Yes, I’m that guy. The one who Googles things like “how to catch up on your savings” and “gay retirement”—then stews about it for the rest of the day. My partner is the opposite, a saver since birth, always quizzing me on how my RSPs are doing when we have our financial “discussions” (read: deserved chastisement).
Because we’re not married, we never seem to fully wrap our heads around the details common-law LGBTQ couples should be focusing on with regard to financial strategy. Mostly, we feel confident about the future, but there’s always a small, lingering, money-bag shadow: What’s missing? What are we not doing?
Along with the increasing social and legal equality enjoyed by Canada’s LGBTQ citizens, we also want the same financial stability as well. And while the details of saving are the same for everyone, there are a few gay twists to the checklist.
One of the main considerations is to be open with your financial planner about your marital status. “If clients don’t tell me they are in a relationship, it makes it difficult for me to give proper advice,” says Karen Rodricks, a certified financial planner in Toronto. She says it’s also important to let employers know of your status. “If you work for a company and have a pension plan, you’ll want to designate your spouse as a beneficiary.”
Determining what paperwork is necessary for your particular situation is also key. “Sit down with a lawyer to understand what the legal rights are for common-law people in your province, as it may differ from married people,” Rodricks says. “Understand what the legal implications are if you separate or buy property together. Have a will and power of attorney in place—that’s general advice for everyone. And if you have children, this is even more important.”
Keep in mind that in Ontario, for example, you’re not considered to be “common-law” until you’ve cohabitated for a minimum of three years (unless you have a child together). Under the law, unmarried same-sex couples are treated the same as opposite-sex common-law couples.
From there, the planning becomes more general, but no less crucial: Have a written plan defining your financial goals and the steps that will help you achieve them. “If your goal is retirement, determine when you want to retire and how much you will need to live the lifestyle you want,” Rodricks says. “We seem to spend more time planning our vacation than we do our retirement! Sit down with a financial planner and design a plan that takes into account government benefits, RSPs, what you’ll need to save to meet that goal,” she says. “Then review the plan on an annual basis to keep everything on track.” Retirement may seem a ways away for now, but that time comes around quickly. I know this all too well.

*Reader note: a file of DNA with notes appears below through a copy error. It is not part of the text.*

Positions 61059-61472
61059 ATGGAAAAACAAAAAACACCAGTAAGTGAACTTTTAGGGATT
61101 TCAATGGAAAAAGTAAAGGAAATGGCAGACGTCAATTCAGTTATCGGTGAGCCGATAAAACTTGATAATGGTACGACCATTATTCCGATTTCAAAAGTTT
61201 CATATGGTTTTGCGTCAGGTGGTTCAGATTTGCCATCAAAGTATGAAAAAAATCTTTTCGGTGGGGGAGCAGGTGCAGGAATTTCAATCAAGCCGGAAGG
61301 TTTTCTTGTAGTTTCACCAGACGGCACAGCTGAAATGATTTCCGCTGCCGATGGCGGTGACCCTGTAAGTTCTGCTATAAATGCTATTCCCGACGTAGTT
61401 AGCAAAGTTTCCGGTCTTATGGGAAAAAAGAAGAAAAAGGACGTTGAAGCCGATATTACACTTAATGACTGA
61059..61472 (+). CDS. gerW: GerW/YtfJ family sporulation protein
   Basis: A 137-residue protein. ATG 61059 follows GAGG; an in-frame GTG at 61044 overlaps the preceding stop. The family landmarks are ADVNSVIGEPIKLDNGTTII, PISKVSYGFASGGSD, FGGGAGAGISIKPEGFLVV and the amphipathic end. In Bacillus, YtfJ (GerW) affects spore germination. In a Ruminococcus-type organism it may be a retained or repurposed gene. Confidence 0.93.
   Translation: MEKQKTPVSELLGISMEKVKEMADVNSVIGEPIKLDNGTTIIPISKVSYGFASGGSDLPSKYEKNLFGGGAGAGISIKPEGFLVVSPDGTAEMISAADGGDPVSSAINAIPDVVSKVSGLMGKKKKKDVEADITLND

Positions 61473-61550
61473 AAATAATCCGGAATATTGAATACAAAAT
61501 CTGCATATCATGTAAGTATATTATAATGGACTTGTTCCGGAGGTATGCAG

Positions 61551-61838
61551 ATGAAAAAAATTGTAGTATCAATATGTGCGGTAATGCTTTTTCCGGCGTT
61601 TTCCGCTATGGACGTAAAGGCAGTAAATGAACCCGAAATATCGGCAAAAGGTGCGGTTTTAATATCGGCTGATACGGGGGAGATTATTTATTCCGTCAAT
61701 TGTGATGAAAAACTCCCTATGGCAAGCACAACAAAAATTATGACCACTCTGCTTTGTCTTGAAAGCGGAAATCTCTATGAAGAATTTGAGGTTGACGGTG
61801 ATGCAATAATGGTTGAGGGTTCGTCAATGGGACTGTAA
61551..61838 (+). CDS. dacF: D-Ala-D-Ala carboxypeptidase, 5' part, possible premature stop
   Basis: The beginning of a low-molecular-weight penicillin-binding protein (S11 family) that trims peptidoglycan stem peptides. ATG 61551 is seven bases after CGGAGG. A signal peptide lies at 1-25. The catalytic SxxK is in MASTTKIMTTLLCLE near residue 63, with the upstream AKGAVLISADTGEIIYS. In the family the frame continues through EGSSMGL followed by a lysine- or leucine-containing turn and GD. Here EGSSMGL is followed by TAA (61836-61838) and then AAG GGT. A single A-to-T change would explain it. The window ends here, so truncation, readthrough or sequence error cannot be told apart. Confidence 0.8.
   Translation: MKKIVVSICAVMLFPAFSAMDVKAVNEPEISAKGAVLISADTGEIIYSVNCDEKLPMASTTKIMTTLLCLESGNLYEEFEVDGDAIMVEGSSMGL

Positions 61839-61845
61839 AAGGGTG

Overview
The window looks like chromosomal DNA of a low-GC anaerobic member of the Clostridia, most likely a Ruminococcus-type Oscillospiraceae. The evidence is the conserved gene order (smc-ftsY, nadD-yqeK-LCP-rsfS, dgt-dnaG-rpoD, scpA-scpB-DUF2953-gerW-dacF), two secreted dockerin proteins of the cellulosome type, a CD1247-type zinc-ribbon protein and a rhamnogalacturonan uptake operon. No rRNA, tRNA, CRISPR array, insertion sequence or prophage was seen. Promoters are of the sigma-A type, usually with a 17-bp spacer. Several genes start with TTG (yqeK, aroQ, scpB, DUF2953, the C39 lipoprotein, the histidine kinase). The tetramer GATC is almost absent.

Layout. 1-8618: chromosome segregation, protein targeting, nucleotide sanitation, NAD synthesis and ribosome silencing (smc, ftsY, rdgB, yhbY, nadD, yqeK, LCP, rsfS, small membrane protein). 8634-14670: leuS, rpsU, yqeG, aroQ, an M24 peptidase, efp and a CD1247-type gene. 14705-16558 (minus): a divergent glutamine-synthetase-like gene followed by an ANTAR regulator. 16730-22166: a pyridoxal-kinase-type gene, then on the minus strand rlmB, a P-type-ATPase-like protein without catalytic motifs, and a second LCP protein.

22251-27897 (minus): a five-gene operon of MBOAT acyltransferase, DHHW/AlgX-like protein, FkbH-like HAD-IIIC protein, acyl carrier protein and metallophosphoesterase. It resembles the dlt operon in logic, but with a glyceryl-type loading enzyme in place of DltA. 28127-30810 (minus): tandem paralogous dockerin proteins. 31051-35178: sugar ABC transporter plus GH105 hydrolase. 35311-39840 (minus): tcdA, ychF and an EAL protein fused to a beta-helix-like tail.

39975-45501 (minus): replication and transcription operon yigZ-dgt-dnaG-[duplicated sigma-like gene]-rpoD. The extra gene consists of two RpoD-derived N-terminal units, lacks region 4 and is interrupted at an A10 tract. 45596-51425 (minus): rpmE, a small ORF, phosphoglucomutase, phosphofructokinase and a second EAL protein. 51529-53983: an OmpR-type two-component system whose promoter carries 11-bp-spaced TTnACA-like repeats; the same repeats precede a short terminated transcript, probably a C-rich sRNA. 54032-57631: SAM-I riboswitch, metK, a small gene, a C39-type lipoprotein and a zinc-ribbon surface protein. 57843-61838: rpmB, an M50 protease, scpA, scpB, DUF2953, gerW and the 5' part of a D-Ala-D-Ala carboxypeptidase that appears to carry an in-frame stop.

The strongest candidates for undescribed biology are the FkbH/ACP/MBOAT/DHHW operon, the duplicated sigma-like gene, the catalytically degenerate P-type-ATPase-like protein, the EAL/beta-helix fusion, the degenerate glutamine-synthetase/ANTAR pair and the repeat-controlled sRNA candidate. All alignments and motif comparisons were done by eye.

“If your goal is retirement, determine when you want to retire and how much you will need to live the lifestyle you want.”
Rodricks also has advice for people who work on contract or are self-employed—those without a regular paycheque. “When you work from home, you still need to have a disciplined way of saving.” She suggests setting up a smaller monthly RSP deposit, even $200, then topping that up when lump sums of income do come in. “You can be flexible, but still be disciplined,” she explains. “Pay yourself first, then whatever money you have left is for spending and entertainment.”
Health insurance also comes into play with regard to financial planning, to prepare for the unexpected. “You need to have insurance in place in the event of a critical illness or disability that causes you to take time off work,” Rodricks says, pegging this as more important than life insurance. Though there’s no cash coming in, your bills won’t stop, so it’s important to protect your income.
Most financial advisors will also weave the topic of long-term housing and retirement care into the conversation. Deft research helps secure an environment that will be LGBTQ-friendly when the time comes. Discrimination of gay nursing home residents in Canada is well-documented: Nip that bad business in the bud.
Sound planning boils down to taking control of your future—it doesn’t have to be an eat-the-frog exercise. You may actually be quite good at it. So take stock of what you need to be that person in the retirement TV commercials—laughing, golfing, dancing, gardening—pull the pencil out from behind your ear and away you go.